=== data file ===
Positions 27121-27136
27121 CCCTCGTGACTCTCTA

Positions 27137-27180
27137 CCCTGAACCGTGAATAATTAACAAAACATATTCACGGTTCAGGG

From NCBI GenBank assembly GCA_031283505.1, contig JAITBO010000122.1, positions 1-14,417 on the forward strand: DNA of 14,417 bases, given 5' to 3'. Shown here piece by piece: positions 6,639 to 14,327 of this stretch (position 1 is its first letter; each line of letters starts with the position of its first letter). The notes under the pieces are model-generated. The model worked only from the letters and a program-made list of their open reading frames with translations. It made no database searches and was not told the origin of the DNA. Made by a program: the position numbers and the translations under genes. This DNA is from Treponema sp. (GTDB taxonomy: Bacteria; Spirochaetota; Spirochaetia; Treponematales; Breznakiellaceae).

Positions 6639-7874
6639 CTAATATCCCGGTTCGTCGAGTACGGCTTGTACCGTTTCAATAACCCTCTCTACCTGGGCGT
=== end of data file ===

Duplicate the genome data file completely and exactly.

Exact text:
Positions 27121-27136
27121 CCCTCGTGACTCTCTA

Positions 27137-27180
27137 CCCTGAACCGTGAATAATTAACAAAACATATTCACGGTTCAGGG

From NCBI GenBank assembly GCA_031283505.1, contig JAITBO010000122.1, positions 1-14,417 on the forward strand: DNA of 14,417 bases, given 5' to 3'. Shown here piece by piece: positions 6,639 to 14,327 of this stretch (position 1 is its first letter; each line of letters starts with the position of its first letter). The notes under the pieces are model-generated. The model worked only from the letters and a program-made list of their open reading frames with translations. It made no database searches and was not told the origin of the DNA. Made by a program: the position numbers and the translations under genes. This DNA is from Treponema sp. (GTDB taxonomy: Bacteria; Spirochaetota; Spirochaetia; Treponematales; Breznakiellaceae).

Positions 6639-7874
6639 CTAATATCCCGGTTCGTCGAGTACGGCTTGTACCGTTTCAATAACCCTCTCTACCTGGGCGT